Aurélie Pétrel Interview & Exhibition Ceysson & Bénétière – Paris
Aurélie Pétrel Interview – IRK
Aurélie Pétrel is a french photographer, multi-media artist, and teacher. She studied at l’École des Beaux-Arts of Lyon, and developed a unique and powerful photography style, throughout her years studying and working as an artist. Pétrel utilizes space, unconventional mediums, and other unique methods to completely transform her photographs. Pétrels powerful style sets her apart as one of the most innovative artists of our time. Her work has been featured in dozens of galleries and institutions, IRK Magazine was lucky enough to catch up with the artist and gain some insight into her powerful work...
Foremost do you consider yourself a photographer or a sculptor?
This is indeed a recurring question, a distinction made for various reasons, inherent to my creative process as well as to the place given to photography in institutions. There are scholarships, awards, or acquisition committees dedicated to photography, all of which automatically participate in supporting the photographic scenes. Photography is a specific medium, which stands at the crossroads of several stages. I define myself as an "artist, photographer and author". In English, these multiple porosities are easier to formulate than in French, one would say "visual artist".
Why is it even a question you want to answer?
It is a natural question because as I said, there are multiple levels to my work, the definitions get blurred. There was a time when it was important for me to find my place in the contemporary scene, especially when some people said to me "you are not a photographer, after all". Questioning the boundaries of a medium is part of the DNA of my work: getting to know from where one is talking, to whom, and how; I create a variety of grids that are many proposals and can be perceived differently by certain viewers.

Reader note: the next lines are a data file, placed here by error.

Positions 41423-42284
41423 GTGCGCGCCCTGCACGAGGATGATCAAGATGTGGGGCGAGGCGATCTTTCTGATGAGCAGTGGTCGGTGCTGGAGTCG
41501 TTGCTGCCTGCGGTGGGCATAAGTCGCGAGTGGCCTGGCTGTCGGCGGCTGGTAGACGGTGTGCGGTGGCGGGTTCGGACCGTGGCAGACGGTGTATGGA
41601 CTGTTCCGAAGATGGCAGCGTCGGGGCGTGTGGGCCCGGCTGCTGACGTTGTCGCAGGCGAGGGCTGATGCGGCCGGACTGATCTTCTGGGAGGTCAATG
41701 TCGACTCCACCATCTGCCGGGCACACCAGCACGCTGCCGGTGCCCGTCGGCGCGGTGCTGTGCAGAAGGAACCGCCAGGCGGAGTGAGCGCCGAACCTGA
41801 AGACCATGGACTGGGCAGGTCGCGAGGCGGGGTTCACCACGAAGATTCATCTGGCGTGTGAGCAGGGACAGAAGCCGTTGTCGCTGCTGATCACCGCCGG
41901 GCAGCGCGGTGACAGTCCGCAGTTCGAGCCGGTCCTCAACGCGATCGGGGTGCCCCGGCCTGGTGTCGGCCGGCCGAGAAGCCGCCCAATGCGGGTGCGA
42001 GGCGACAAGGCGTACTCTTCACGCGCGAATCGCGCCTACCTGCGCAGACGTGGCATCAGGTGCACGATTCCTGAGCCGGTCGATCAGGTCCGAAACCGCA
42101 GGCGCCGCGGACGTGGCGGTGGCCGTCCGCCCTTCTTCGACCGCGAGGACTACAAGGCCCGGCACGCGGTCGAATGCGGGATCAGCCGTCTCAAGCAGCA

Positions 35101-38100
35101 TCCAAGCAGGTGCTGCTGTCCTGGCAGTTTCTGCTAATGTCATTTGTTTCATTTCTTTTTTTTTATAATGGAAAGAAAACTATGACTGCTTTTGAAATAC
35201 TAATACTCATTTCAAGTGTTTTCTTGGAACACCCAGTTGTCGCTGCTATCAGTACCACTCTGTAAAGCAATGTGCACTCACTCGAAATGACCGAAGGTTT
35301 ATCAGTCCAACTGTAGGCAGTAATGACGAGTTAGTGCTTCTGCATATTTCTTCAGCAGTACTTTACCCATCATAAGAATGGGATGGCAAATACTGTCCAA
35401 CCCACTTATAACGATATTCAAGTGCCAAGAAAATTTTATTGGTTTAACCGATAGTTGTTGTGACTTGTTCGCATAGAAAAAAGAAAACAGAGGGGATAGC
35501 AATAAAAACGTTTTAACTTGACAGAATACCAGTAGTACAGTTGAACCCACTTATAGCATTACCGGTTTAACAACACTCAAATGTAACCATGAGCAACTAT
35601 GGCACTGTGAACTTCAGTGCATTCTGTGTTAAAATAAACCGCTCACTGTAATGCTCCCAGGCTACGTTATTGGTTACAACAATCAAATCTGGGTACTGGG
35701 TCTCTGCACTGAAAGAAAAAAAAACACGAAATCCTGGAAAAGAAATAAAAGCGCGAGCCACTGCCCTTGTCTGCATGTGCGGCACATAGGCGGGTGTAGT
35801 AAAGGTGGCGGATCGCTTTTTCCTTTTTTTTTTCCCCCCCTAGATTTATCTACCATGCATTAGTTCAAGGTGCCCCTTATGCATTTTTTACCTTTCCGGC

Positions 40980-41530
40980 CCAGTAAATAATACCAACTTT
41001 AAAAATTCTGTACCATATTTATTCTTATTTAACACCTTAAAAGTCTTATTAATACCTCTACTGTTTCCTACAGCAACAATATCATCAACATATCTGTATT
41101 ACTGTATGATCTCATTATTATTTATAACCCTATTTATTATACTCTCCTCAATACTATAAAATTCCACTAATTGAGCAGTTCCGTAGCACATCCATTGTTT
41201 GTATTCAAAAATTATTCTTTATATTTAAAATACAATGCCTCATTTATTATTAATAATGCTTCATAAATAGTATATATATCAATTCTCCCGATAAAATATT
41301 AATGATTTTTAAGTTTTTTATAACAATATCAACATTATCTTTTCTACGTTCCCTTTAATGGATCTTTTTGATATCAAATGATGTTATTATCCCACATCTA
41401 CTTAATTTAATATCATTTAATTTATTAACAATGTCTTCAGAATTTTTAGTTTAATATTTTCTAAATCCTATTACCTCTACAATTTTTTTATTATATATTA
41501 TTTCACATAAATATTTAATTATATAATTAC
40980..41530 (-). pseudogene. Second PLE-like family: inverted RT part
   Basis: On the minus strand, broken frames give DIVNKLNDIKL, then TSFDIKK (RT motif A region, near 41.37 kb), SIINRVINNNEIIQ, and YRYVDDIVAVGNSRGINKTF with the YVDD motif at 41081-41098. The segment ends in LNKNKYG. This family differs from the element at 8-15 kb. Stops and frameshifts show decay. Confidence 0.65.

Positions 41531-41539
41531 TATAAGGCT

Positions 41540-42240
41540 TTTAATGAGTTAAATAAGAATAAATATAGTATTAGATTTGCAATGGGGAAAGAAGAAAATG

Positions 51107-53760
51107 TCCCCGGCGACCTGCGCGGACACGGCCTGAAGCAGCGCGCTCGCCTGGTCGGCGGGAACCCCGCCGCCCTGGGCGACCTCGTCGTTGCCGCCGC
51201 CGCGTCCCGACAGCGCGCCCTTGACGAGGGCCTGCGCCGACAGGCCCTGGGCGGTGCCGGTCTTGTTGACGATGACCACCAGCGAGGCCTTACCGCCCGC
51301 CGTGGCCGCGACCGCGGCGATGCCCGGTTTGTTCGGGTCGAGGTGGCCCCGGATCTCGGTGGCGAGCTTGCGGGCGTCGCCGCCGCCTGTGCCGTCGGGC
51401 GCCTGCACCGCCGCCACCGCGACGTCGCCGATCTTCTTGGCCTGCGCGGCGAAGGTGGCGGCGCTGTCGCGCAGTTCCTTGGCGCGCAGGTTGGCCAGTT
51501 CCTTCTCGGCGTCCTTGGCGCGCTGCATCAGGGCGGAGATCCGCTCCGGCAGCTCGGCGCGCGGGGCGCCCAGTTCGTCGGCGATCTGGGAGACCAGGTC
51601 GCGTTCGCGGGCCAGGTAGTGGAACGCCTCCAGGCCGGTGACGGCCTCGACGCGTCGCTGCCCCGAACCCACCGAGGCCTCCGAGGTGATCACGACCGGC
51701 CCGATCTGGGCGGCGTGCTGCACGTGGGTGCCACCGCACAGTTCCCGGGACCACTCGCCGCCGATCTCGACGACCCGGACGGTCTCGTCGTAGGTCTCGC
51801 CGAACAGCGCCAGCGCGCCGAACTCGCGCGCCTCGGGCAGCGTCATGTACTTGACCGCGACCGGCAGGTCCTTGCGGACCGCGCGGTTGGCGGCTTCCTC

Your placement in spaces of your imagery is a process of abstraction that undermines their representative aspect. Can you tell us what you want the viewer to take away from your work?
The idea behind these stagings was to work with the whole body. I consider the body in its entirety. Moving within the installations reveals my proposals, the physical or sound space participate in the conception of the work.
For example, in “Desaparecidos”, a monumental installation composed of a single image over 2.5 meters high, the print is presented in its crystallized form. At the back of a large space, a part of the image is hidden by a white wall, in an invitation to enter the space and further discover the proposal, to understand what is the scale of the landscape that is being shown – thus the invisible is revealed. The work is originating from 20-years of research by a group of women in the Chilean desert. In search of their missing relatives, they crossed the desert following a mapped grid. I wanted the viewers to physically perceive this 20-year pursuit, in a real physical sense and not just in an intellectual or metaphorical understanding.
Do you have a favorite work of art and why?
It would be difficult to choose a work in particular. But there are artists who have really affected me, like Tatiana Trouvé, an artist who works on image and installation. Tatiana Trouvé was a teacher at the Beaux-Arts de Lyon when I was a student there, and I established a special dialogue with her. The work of Claire Chevrier and Valérie Jouve is also important to me. I could also mention architects from the 1950s and 1970s when radical architecture pushed the limits of the architectural medium to the point of breaking away from the injunction to build. These are reference figures who have nourished my thinking and have bequeathed me their conceptual heritage.
How has going through covid isolation changed your work?